|Anthony Fawcett: One Day At A Time (1976)|
The following appeared in Anthony Fawcett's 1976 book, One Day At A Time (p. 95-97):
John, Paul and George discussed this problem at Apple in the autumn of 1969, on one of the rare occasions when they got together. John glared at Paul and said, sarcastically: "It seemed mad for us to put a song on an album that nobody really dug, including the guy who wrote it, just because it was going to be popular, 'cause the LP doesn't have to be that. Wouldn't it be better, because we didn't really dig them, yer know, for you to do the songs you dug, and “Ob-La-Di, Ob- La-Da" and "Maxwell" to be given to people who like music like that, yer know, like Mary [Hopkins] or whoever it is needs a song. Why don't you give them to them? The only time we need anything vaguely near that quality is for a single. For an album we could just do only stuff that we really dug."
“We always carved the singles up between us,” he told Paul. “We have the singles market, [George and Ringo] don’t get anything! I mean, we’ve never offered George ‘B’ sides; we could have given him a lot of ‘B’ sides, but because we were two people you had the ‘A’ side and I had the ‘B’ side.”
“Well the thing is,” Paul answered, without even looking at George who sat a few feet away, “I think that until now, until this year , our songs have been better than George’s. Now this year his songs are at least as good as ours.”
George was quick to correct Paul: “Now that’s a myth, ‘cause most of the songs this year I wrote about last year or the year before, anyway. Maybe now I just don’t care whether you are going to like them or not, I just do ‘em… If I didn’t get a break I wouldn’t push it. I’d just forget about it. Now for the last two years, at any rate, I’ve pushed it a bit more.”
“I know what he’s saying,” John said, “‘cause people have said to me you’re coming through a lot stronger now than you had.”
“I don’t particularly seek acclaim,” George said. “That’s not the thing. It’s just to get out whatever is there to make way for whatever else is there. You know, ‘cause it’s only to get ‘em out, and also I might as well make a bit of money, seeing as I’m spending as much as the rest of you, and I don’t earn as much as the rest of you!”
Like the others, George was now out on his own musically. "Most of my tunes," he said, "I never had the Beatles backing me."
"Oh! C'mon, George!" John shouted. "We put a lot of work in your songs, even down to 'Don't Bother Me'; we spent a lot of time doing all that and we grooved. I can remember the riff you were playing, and in the last two years there was a period where you went Indian and we weren't needed!"
"That was only one tune," George said. "On the last album [White Album] I don't think you appeared on any of my songs--I don't mind."
"Well, you had Eric [Clapton], or somebody like that," John replied, in a hurt tone of voice.
There was a long pause as each Beatle seemed lost in contemplation, wondering. Not wanting to admit that they were becoming individual musicians, Paul grasped at the remnants of truth and spoke slowly, almost whispering. “When we get in a studio, even on the worst day, I’m still playing bass, Ringo’s still drumming, and we’re still there, you know.”
There is more dialogue on pages 92-95 which is possibly from the same meeting (this one Fawcett ascribes to September 1969), wherein John complains about having to fight to get his share of songs on an LP, or single A-sides, and basically admits to having given up.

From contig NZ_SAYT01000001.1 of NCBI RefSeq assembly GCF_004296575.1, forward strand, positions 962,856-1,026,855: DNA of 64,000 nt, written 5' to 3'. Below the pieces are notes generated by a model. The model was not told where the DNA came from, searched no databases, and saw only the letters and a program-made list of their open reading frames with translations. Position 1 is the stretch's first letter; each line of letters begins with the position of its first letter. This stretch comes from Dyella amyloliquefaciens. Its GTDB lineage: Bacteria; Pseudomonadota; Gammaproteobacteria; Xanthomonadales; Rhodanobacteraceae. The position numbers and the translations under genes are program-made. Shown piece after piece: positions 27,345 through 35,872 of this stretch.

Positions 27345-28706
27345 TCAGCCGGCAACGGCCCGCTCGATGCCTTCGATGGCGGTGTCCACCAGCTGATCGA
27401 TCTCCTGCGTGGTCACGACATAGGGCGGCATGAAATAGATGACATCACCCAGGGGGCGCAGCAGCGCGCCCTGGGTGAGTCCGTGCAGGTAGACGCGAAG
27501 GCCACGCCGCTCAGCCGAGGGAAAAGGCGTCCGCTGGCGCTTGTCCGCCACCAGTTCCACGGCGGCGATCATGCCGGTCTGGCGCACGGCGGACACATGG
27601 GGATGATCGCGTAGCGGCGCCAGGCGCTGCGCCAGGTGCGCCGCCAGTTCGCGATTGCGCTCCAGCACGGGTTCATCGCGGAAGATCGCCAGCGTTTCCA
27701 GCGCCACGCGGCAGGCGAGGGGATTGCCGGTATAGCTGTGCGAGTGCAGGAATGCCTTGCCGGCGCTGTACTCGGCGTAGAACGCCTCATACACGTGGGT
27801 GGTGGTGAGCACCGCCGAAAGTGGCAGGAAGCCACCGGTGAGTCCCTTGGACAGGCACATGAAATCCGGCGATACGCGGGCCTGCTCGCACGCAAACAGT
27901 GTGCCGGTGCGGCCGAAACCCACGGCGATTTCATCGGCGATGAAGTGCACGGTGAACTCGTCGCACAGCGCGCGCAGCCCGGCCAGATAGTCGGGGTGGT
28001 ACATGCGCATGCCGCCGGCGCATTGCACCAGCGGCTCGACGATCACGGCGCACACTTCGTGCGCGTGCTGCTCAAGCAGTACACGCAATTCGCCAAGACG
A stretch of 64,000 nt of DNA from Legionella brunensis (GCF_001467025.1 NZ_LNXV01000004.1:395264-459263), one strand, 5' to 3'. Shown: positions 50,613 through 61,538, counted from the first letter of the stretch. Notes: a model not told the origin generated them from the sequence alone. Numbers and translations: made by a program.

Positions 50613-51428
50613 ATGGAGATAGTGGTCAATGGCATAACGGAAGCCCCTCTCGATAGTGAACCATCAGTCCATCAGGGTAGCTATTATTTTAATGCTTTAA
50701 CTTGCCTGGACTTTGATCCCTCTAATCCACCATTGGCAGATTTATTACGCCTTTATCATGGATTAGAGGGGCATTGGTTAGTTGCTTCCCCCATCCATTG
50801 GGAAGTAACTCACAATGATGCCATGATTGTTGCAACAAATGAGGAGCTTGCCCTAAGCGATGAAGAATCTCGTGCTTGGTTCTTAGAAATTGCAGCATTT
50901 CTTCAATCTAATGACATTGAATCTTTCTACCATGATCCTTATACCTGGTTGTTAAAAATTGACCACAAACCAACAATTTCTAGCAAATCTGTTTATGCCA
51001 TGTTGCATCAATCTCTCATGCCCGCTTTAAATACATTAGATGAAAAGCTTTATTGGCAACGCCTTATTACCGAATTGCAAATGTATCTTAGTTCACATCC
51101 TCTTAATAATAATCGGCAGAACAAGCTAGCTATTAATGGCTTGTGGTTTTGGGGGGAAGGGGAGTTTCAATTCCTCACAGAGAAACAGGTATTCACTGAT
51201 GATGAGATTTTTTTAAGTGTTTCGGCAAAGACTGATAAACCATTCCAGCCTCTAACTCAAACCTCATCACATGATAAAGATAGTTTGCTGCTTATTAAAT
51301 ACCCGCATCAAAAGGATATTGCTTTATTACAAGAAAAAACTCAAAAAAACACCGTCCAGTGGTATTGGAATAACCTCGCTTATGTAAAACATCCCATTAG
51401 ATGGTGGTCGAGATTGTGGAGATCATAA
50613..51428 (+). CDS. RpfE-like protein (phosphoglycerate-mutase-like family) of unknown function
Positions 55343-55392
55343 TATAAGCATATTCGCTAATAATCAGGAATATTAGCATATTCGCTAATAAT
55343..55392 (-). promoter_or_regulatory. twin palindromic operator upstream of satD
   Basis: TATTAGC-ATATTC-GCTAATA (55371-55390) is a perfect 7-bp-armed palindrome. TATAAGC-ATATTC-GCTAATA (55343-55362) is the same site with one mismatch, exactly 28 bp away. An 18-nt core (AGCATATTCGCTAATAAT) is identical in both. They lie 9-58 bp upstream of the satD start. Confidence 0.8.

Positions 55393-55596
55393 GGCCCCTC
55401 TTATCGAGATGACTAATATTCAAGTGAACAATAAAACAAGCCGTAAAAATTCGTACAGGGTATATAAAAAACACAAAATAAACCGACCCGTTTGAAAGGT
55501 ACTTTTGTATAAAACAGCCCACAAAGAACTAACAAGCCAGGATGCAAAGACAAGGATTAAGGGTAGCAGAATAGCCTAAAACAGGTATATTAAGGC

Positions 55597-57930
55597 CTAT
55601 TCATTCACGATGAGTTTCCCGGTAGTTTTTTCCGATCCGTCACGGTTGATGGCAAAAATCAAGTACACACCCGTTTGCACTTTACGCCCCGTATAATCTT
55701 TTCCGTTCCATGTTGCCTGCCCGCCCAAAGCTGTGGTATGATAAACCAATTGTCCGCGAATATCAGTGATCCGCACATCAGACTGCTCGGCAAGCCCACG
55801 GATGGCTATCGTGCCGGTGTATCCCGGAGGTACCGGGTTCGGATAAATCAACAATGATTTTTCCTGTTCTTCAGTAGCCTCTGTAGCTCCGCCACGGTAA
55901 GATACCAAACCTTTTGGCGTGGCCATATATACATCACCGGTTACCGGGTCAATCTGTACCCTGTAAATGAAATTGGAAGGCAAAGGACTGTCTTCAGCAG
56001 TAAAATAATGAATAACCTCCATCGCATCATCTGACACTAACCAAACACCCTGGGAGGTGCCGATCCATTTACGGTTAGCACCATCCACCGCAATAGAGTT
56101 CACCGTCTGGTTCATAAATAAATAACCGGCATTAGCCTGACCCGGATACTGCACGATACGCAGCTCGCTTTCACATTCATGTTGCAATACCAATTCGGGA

I’m pretty sure this was Schaffner’s source in Beatles Forever (1977), although he may have gotten to hear the tape as well. There are a few people out there who claim to have heard portions of it (I certainly haven’t).
|Nicholas Schaffner: The Beatles Forever (1977)|
Here's what Nicholas Schaffner said in "Beatles Forever", from pages 130 & 131 of the Third edition 1978:
"In any case, shortly after Year One's [peace and music festival] organizers passed word that the Beatles, Bob Dylan, and a convoy of U.F.O.'s were all likely to appear, in Toronto the coming July , Lennon called the whole thing quits. The reasons given involved business differences, but after Altamont [Dec 6, 1969], the rock festival was on its way out anyway. The counterculture had lost one of its most potent symbols; and it was about to lose another.
The Beatles' few remaining meetings seldom produced anything but further disagreement. Once, when Paul tried to corral the others into going back on the road, John stunned him with the words: "I want a divorce." Both McCartney and Klein persuaded him to reconsider, or at least not to sound off to the press.
On another occasion, preserved on tape (the Beatles having caught Andy Warhol's habit of letting tape recorders eavesdrop on intimate conversations), John and George presented Paul with an ultimatum. Lennon said he was tired of playing a bit part in "pre-packaged productions," conceived by and tailored to the genius of Paul McCartney. Henceforth the three Beatles must each be awarded precisely four songs per album, with Ringo getting to add one or two if he so desired. Paul complained that that kind of arbitrary regimentation was more suited to the military than to the Beatles, but the others insisted it was the only way to insure a fair shake for all.
That proved to be a moot point, however, as the fabulous foursome never made it back into the recording studio. In the absence of fresh Beatles product (the Get Back/Let It Be tapes continued to languish on the shelf) Klein patched ten old songs together to create an LP for the American market; his title, The Beatles Again, was revised by public demand to Hey Jude."